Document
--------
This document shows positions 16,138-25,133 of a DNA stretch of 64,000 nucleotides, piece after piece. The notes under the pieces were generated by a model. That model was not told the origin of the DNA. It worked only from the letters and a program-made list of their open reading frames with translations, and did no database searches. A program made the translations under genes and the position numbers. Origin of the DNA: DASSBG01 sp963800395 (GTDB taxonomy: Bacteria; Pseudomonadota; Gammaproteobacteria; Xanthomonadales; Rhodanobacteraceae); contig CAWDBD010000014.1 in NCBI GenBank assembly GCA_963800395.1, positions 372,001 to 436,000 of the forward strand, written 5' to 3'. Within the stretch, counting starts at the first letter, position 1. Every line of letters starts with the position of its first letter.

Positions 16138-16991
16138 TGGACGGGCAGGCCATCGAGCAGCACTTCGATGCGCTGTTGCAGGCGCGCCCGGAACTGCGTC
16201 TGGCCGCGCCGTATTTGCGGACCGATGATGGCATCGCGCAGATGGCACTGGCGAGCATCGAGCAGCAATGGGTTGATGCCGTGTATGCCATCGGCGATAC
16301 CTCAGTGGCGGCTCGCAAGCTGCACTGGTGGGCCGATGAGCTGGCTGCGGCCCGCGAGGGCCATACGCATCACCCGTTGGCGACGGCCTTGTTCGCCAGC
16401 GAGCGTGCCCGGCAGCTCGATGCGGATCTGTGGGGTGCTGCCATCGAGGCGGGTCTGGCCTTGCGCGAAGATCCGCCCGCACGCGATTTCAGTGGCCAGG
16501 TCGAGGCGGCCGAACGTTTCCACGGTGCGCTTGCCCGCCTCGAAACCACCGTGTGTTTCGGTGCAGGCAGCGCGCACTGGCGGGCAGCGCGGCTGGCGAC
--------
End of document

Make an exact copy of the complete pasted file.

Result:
This document shows positions 16,138-25,133 of a DNA stretch of 64,000 nucleotides, piece after piece. The notes under the pieces were generated by a model. That model was not told the origin of the DNA. It worked only from the letters and a program-made list of their open reading frames with translations, and did no database searches. A program made the translations under genes and the position numbers. Origin of the DNA: DASSBG01 sp963800395 (GTDB taxonomy: Bacteria; Pseudomonadota; Gammaproteobacteria; Xanthomonadales; Rhodanobacteraceae); contig CAWDBD010000014.1 in NCBI GenBank assembly GCA_963800395.1, positions 372,001 to 436,000 of the forward strand, written 5' to 3'. Within the stretch, counting starts at the first letter, position 1. Every line of letters starts with the position of its first letter.

Positions 16138-16991
16138 TGGACGGGCAGGCCATCGAGCAGCACTTCGATGCGCTGTTGCAGGCGCGCCCGGAACTGCGTC
16201 TGGCCGCGCCGTATTTGCGGACCGATGATGGCATCGCGCAGATGGCACTGGCGAGCATCGAGCAGCAATGGGTTGATGCCGTGTATGCCATCGGCGATAC
16301 CTCAGTGGCGGCTCGCAAGCTGCACTGGTGGGCCGATGAGCTGGCTGCGGCCCGCGAGGGCCATACGCATCACCCGTTGGCGACGGCCTTGTTCGCCAGC
16401 GAGCGTGCCCGGCAGCTCGATGCGGATCTGTGGGGTGCTGCCATCGAGGCGGGTCTGGCCTTGCGCGAAGATCCGCCCGCACGCGATTTCAGTGGCCAGG
16501 TCGAGGCGGCCGAACGTTTCCACGGTGCGCTTGCCCGCCTCGAAACCACCGTGTGTTTCGGTGCAGGCAGCGCGCACTGGCGGGCAGCGCGGCTGGCGAC